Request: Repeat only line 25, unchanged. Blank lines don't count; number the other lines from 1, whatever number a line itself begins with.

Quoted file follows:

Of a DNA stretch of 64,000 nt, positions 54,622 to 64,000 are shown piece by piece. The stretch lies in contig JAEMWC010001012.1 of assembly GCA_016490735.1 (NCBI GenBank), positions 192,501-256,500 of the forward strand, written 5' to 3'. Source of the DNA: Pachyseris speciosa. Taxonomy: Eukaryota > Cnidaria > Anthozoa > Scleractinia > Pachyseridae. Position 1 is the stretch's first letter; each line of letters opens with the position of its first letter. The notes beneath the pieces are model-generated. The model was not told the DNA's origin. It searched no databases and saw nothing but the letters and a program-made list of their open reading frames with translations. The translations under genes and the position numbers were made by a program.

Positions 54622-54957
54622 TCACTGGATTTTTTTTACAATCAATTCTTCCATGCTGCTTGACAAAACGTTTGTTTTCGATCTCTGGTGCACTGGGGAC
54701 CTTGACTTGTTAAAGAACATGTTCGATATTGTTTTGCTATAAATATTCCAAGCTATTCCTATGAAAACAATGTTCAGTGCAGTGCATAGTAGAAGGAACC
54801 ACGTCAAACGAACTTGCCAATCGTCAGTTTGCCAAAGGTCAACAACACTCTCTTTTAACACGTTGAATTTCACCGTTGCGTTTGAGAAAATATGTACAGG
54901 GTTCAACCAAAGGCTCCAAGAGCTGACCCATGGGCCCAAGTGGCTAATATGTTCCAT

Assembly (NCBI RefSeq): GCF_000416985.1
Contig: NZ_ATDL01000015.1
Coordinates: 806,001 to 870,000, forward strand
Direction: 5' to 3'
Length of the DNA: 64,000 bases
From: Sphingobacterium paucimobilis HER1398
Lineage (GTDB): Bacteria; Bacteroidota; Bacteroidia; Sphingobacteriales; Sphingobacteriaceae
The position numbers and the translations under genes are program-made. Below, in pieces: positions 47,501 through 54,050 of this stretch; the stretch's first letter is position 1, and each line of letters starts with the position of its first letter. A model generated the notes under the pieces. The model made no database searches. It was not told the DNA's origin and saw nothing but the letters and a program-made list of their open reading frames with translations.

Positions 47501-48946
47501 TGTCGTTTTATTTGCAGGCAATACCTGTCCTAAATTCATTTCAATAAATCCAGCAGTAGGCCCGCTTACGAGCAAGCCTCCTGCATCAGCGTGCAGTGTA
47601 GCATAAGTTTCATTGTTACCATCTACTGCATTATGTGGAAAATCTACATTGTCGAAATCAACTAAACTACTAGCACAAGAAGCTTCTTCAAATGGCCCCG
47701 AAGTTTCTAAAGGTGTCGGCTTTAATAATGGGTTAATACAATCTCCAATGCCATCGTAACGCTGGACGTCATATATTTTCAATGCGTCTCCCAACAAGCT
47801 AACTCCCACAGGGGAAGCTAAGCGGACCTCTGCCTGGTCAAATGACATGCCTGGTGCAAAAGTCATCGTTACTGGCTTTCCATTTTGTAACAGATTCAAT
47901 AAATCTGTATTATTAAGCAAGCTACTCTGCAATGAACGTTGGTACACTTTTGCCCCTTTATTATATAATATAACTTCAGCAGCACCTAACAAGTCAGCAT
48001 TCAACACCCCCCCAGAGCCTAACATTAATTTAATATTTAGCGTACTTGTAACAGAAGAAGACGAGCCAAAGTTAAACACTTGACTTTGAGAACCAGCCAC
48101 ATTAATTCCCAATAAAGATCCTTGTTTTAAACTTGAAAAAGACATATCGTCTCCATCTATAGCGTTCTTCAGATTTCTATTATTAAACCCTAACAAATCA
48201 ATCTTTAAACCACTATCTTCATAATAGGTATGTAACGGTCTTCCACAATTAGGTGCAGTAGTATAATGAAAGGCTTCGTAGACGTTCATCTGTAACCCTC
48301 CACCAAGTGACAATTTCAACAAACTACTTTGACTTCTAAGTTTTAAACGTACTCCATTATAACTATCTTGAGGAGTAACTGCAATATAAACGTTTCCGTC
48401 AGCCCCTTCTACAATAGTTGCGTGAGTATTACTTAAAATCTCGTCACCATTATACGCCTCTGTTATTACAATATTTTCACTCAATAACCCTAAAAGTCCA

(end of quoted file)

48401 AGCCCCTTCTACAATAGTTGCGTGAGTATTACTTAAAATCTCGTCACCATTATACGCCTCTGTTATTACAATATTTTCACTCAATAACCCTAAAAGTCCA